story

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See also: Story

English[edit]

English Wikipedia has articles on:
Wikipedia

Pronunciation[edit]

  • IPA(key): /ˈstɔː.ɹi/
  • (file)
  • (file)
  • Rhymes: -ɔːɹi

Etymology 1[edit]

From Middle English storie, storye, from Anglo-Norman estorie, from Late Latin storia, an aphetic form of Latin historia (history; story), from Ancient Greek ἱστορία (historía, history), from ῐ̔στορέω (historéō, I inquire), from ἵστωρ (hístōr, one who knows, wise one), from Proto-Hellenic *wístōr, from Proto-Indo-European *wéydtōr (knower, wise person), from *weyd- (to see). Compare history and storey (floor of a building).

Alternative forms[edit]

Noun[edit]

story (plural stories)

  1. A sequence of real or fictional events; or, an account of such a sequence.
    • (Can we date this quote by Ed. Rev. and provide title, author’s full name, and other details?)
      Venice, with its unique city and its impressive story
    • (Can we date this quote by Sir W. Temple and provide title, author’s full name, and other details?)
      The four great monarchies make the subject of ancient story.
    • 1898, Winston Churchill, chapter 1, in The Celebrity:
      The stories did not seem to me to touch life. They were plainly intended to have a bracing moral effect, and perhaps had this result for the people at whom they were aimed. They left me with the impression of a well-delivered stereopticon lecture, with characters about as life-like as the shadows on the screen, and whisking on and off, at the mercy of the operator.
    • 2013 June 29, “Travels and travails”, in The Economist, volume 407, number 8842, page 55:
      Even without hovering drones, a lurking assassin, a thumping score and a denouement, the real-life story of Edward Snowden, a rogue spy on the run, could be straight out of the cinema. But, as with Hollywood, the subplots and exotic locations may distract from the real message: America’s discomfort and its foes’ glee.
    The book tells the story of two roommates.
  2. A lie, fiction.
    You’ve been telling stories again, haven’t you?
  3. (US, colloquial, usually pluralized) A soap opera.
    What will she do without being able to watch her stories?
    • 1991, Stephen King, Needful Things
      He stood on the doorstep for a minute, listening for sounds inside the house — a radio, a TV tuned to one of the stories []
  4. (obsolete) History.
    • 1644, John Milton, Aeropagitica:
      [] who is so unread or so uncatechis'd in story, that hath not heard of many sects refusing books as a hindrance, and preserving their doctrine unmixt for many ages, only by unwritt'n traditions.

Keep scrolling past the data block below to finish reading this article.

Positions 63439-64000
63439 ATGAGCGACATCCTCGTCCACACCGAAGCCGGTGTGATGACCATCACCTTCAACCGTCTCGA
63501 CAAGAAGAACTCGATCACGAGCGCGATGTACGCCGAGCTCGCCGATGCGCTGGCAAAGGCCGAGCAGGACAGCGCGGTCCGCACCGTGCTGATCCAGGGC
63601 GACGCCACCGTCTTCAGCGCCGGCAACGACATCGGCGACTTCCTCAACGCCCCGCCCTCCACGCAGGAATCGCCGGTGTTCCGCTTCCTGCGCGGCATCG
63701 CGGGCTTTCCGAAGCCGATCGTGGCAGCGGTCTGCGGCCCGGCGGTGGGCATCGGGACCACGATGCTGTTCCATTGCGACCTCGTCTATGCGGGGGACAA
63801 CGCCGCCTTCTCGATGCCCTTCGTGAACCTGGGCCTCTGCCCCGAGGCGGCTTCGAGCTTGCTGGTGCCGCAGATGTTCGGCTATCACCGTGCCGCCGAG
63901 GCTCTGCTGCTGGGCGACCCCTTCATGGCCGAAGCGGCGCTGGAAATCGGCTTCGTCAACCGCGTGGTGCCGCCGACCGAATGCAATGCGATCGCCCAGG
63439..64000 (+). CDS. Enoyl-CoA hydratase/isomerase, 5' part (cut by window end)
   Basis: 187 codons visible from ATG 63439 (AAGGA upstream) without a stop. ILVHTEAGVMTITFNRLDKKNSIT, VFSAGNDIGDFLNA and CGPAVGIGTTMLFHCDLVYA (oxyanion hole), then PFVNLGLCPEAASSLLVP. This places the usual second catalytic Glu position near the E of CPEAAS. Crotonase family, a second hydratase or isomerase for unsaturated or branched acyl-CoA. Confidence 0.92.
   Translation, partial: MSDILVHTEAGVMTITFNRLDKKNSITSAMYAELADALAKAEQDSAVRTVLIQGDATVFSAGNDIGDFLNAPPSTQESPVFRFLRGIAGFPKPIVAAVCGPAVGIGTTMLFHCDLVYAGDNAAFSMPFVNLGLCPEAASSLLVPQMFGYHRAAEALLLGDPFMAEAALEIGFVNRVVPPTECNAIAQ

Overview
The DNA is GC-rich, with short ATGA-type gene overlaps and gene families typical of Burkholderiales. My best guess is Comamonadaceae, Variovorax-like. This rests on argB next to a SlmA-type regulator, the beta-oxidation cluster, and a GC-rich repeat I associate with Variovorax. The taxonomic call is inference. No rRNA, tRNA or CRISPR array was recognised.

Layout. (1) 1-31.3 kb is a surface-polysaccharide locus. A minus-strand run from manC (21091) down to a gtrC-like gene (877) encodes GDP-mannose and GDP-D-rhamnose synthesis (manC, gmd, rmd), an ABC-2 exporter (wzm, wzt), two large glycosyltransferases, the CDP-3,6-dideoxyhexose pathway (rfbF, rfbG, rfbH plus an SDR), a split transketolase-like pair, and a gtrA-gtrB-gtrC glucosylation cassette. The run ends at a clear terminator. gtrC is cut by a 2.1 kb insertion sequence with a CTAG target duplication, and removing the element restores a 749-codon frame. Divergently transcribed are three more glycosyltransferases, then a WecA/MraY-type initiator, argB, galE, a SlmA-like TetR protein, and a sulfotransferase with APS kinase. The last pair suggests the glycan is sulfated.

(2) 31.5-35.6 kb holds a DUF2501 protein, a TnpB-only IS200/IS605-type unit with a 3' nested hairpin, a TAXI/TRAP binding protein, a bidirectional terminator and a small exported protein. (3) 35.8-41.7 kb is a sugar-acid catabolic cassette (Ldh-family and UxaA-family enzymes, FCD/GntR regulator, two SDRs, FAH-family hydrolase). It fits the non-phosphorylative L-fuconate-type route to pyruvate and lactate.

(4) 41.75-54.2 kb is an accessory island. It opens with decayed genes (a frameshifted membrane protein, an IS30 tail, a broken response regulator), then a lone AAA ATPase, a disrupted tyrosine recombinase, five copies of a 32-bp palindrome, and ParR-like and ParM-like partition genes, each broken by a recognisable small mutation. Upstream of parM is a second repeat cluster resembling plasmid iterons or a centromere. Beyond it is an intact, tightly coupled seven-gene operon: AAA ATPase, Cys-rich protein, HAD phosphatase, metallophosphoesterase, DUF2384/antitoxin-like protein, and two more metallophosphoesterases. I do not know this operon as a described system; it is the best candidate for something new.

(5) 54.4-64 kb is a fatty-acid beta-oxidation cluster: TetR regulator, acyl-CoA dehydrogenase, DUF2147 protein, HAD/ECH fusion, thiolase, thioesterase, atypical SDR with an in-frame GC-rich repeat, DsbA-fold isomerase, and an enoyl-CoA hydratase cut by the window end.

5. A sequence of events, or a situation, such as might be related in an account.
    What's the story with him?
    I tried it again; same story, no error message, nothing happened.
    The images it captured help tell a story of extreme loss: 25 percent of its ice and four of its 19 glaciers have disappeared since 1957.
  6. (Internet) A chronological collection of pictures or short videos published by a user on an application or website that is typically only available for a short period.
    stop posting entire concerts on your story[1]
Usage notes[edit]
  • (soap opera): Popularized in the 1950s, when soap operas were often billed as "continuing stories", the term "story" to describe a soap opera fell into disuse by the 21st century and is now used chiefly among older people and in rural areas. Other English-speaking countries used the term at its zenith as a "loaned" word from the United States.
Synonyms[edit]
Derived terms[edit]
Descendants[edit]
  • Welsh: stori
Translations[edit]

Verb[edit]

story (third-person singular simple present stories, present participle storying, simple past and past participle storied)

  1. To tell as a story; to relate or narrate about.
    • 1611 April (first recorded performance), William Shakespeare, “The Tragedie of Cymbeline”, in Mr. William Shakespeares Comedies, Histories, & Tragedies: Published According to the True Originall Copies (First Folio), London: Printed by Isaac Iaggard, and Ed[ward] Blount, published 1623, OCLC 606515358, [Act I, scene v]:
      How worthy he is I will leave to appear hereafter, rather than story him in his own hearing.
    • (Can we date this quote by Bishop Wilkins and provide title, author’s full name, and other details?)
      It is storied of the brazen colossus in Rhodes, that it was seventy cubits high.

Etymology 2[edit]

Probably as etymology 1, since historia already had this meaning in medieval Anglo-Latin (see Etymonline). An alternative suggestion derives it from Old French *estoree (a thing built, a building), from estoree (built), feminine past participle of estorer (to build), from Latin instauro (to construct, build, erect).

Alternative forms[edit]

Noun[edit]

story (plural stories)

  1. (obsolete) A building or edifice.
  2. (chiefly US) A floor or level of a building; a storey.
    Synonyms: floor, level
    Our shop was on the fourth story of the building, so we had to install an elevator.
  3. (typography) Alternative form of storey
Translations[edit]
Usage notes[edit]

See storey.

Anagrams[edit]


Middle English[edit]

Etymology 1[edit]

Borrowed from Old French estoree, past participle of estorer. Alternatively, the same word as storie.

Pronunciation[edit]

  • IPA(key): /ˈstɔriː(ə)/, /ˈstɔːriː(ə)/

Noun[edit]

story (plural storyes) (rare)

  1. A level of a building.
  2. A line of paddles on a ship.
Descendants[edit]
References[edit]

Etymology 2[edit]

From Old French estorie, estoire.

Verb[edit]

story

  1. Alternative form of storie